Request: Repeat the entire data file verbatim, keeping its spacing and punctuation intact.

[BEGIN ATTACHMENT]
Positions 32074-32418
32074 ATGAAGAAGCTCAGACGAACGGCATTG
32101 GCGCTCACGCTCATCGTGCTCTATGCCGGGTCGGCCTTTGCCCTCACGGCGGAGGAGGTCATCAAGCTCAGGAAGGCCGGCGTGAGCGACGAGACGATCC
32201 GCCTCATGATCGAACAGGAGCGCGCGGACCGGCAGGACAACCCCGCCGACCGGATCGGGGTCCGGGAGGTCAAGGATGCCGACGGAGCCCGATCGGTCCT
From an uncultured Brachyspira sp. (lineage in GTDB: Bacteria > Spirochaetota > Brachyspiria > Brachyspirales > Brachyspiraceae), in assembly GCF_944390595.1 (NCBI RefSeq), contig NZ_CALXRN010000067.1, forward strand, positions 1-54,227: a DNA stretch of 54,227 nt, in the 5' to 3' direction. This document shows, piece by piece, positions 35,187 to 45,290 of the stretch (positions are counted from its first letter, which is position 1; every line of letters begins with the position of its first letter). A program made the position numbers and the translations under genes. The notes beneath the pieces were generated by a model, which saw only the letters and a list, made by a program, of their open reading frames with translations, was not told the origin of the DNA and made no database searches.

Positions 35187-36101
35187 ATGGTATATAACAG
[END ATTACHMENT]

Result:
Positions 32074-32418
32074 ATGAAGAAGCTCAGACGAACGGCATTG
32101 GCGCTCACGCTCATCGTGCTCTATGCCGGGTCGGCCTTTGCCCTCACGGCGGAGGAGGTCATCAAGCTCAGGAAGGCCGGCGTGAGCGACGAGACGATCC
32201 GCCTCATGATCGAACAGGAGCGCGCGGACCGGCAGGACAACCCCGCCGACCGGATCGGGGTCCGGGAGGTCAAGGATGCCGACGGAGCCCGATCGGTCCT
From an uncultured Brachyspira sp. (lineage in GTDB: Bacteria > Spirochaetota > Brachyspiria > Brachyspirales > Brachyspiraceae), in assembly GCF_944390595.1 (NCBI RefSeq), contig NZ_CALXRN010000067.1, forward strand, positions 1-54,227: a DNA stretch of 54,227 nt, in the 5' to 3' direction. This document shows, piece by piece, positions 35,187 to 45,290 of the stretch (positions are counted from its first letter, which is position 1; every line of letters begins with the position of its first letter). A program made the position numbers and the translations under genes. The notes beneath the pieces were generated by a model, which saw only the letters and a list, made by a program, of their open reading frames with translations, was not told the origin of the DNA and made no database searches.

Positions 35187-36101
35187 ATGGTATATAACAG